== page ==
Why Did There Used To Be So Few Nepo-Babies In Big League Baseball?
Print Friendly and PDF

Here’s a nature-nurture question I’ve often wondered about but never quite answered: Why, until the late 20th century, were there so few star baseball players who were the sons of other star baseball players?

Today, it’s common to see grand old baseball names like Yastrzemski, Guerrero, Bichette, and Biggio in the current headlines. But that’s a relatively new phenomenon.

For example, if I sort all the baseball Hall of Famers into order of when they made their debuts, the oldest with a father I can picture is Ken Griffey Jr., who made his big league debut in 1989. (I saw him play side by side in the outfield with his father in the last game ever at old Comiskey Park in 1990.)

Sandy Alomar debuted in 1988, and his dad played some big league ball, but I get him confused with Sandy Amoros.

Also, Barry Bonds will eventually be in the Hall of Fame and he made his debut in 1986. I can recall his father Bobby hitting a grand slam in his first major league game.

But I don’t recognize many older players in the Hall of Fame whose fathers were famous in either the major leagues or the Negro leagues. I am sure I’m missing some. For example, I guess Luis Aparicio’s dad was a famous shortstop in Venezuela.

In contrast, a whole lot of old Hall of Famers had brothers who were pretty good ballplayers.

Several had sons who got cups of coffee in the big leagues: e.g., 1920s star George Sisler had two sons who played in the majors.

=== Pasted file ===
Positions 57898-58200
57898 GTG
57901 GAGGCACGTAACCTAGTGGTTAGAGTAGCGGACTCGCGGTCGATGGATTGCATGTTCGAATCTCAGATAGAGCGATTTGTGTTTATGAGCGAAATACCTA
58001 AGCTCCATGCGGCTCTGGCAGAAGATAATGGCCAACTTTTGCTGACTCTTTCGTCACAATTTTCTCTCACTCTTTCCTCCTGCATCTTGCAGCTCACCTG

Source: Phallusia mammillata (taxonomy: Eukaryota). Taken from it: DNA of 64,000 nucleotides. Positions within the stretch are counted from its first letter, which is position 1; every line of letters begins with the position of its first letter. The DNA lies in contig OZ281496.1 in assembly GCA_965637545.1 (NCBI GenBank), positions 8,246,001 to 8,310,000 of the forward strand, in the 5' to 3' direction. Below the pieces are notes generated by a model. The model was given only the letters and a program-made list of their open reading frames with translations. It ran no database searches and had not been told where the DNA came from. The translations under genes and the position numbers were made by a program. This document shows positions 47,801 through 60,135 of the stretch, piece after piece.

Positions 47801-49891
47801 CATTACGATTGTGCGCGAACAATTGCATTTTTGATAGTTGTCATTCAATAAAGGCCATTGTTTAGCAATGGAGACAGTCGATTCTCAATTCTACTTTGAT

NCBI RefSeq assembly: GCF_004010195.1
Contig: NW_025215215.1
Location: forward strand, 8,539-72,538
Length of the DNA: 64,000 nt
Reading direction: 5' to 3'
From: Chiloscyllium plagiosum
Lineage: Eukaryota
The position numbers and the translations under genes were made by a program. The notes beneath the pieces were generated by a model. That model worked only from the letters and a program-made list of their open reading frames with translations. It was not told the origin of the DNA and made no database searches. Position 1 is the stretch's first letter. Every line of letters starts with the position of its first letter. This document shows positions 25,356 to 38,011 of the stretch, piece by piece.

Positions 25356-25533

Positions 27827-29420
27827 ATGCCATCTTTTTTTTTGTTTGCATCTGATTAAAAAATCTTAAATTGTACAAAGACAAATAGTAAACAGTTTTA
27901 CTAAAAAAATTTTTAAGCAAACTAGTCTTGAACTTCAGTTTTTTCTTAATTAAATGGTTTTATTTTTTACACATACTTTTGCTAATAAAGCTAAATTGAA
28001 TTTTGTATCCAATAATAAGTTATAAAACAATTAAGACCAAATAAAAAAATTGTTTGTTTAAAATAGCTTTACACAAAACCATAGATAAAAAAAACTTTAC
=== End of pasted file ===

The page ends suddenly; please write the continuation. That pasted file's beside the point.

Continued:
A. Demographic expansion: 19th century baseball players tended to be the sons of Union Army veterans who had played a lot of ball in army camps during the Civil War, when the previously localized sport standardized on the New York rules.

Around the turn of the century came early Southerners like Ty Cobb, the Georgia Peach, as the North and South reconciled and the South took up the North’s game.

There were a lot of immigrants, then black players and Latin players. Since the 1990s there have a few East Asian players in the MLB, but most guys who play baseball today are from cultures that have been playing baseball for generations now.

B. Having a pitching machine in your backyard is a huge help to becoming a good hitter, but almost nobody had them until the late 20th century. Now, they are common for big leaguers to own one, so their sons benefit.

C. America was so baseball-crazed up until the rise of other sports in the 1960s that you didn’t need to have a Tiger Dad to teach you the fine points of the game (although it didn’t hurt Mickey Mantle). Practically every non-immigrant adult male had played some ball back in the day and could give you pointers. The DiMaggio Brothers’ dad didn’t know anything about baseball, but in San Francisco in 1930 there were lots of other guys to coach. But now the game has become more specialized, so it helps to have a father who played a lot.

Other explanations?

[Comment at Unz.com]

Print Friendly and PDF